School attendance
A new bill in the Michigan Senate would significantly alter public school attendance expectations statewide. Senate Bill 4, introduced on Jan. 12 by Sen. Liz Brater, D-Ann Arbor, would amend P.A. 451 of 1976 with regard to the age at which parents and legal guardians are required to send their children to school. The bill seeks to increase the maximum age from 16 to 18, meaning that parents would be obligated by law to ensure that their children attend "continuously and consecutively" from age 6 until their 18th birthday.

Accelerated education
House Bill 5791, known as the Michigan Accelerated College Education Act, was introduced last April by Rep. Jacob Hoogendyk Jr., R-Portage. The bill, likely to be reintroduced this year, stands in contrast to Senate Bill 4, referenced above. House Bill 5791 allows high school students who have not yet graduated to enroll in post-secondary programs before receiving a high school diploma, with the state paying a portion of the cost. Under the plan, qualifying students would receive a grant worth up to 50 percent of "eligible charges" to participate in a post-secondary degree program provided they maintain a 2.0 or higher grade point average. After a total of 8 semesters of high school and post-secondary instruction has been completed, the post-secondary institution could award a high school diploma and the appropriate post-secondary degree or certification.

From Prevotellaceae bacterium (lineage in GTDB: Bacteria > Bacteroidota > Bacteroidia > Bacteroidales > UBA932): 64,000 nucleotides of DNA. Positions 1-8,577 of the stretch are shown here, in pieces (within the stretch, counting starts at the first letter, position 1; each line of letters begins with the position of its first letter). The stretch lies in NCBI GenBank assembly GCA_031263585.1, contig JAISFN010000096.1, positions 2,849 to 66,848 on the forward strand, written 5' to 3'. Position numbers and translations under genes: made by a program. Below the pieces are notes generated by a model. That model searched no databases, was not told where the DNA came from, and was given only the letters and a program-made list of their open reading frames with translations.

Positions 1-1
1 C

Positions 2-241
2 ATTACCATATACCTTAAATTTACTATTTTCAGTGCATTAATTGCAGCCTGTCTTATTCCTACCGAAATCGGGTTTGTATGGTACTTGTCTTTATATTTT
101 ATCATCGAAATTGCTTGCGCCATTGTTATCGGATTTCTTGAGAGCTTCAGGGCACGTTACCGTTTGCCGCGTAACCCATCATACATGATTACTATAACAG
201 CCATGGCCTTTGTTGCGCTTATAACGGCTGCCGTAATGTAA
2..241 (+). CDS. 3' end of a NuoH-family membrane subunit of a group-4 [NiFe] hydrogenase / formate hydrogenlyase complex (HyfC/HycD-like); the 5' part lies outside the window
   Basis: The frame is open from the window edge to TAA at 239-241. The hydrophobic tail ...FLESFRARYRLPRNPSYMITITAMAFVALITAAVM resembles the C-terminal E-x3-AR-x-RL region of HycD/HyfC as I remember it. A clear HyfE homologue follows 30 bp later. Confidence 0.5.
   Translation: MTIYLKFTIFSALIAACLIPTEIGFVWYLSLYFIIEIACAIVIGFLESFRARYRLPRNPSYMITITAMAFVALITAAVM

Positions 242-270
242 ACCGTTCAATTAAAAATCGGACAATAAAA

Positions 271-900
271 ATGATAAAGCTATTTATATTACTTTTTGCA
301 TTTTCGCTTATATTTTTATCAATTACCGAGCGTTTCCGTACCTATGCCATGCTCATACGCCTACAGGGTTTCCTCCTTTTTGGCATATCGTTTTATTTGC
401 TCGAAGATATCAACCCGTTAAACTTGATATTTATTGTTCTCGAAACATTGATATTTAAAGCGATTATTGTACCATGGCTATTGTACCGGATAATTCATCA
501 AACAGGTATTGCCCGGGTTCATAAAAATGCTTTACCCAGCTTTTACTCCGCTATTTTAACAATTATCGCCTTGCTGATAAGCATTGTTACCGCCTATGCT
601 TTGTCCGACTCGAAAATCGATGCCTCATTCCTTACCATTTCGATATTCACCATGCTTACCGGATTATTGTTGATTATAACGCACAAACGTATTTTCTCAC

School employee health insurance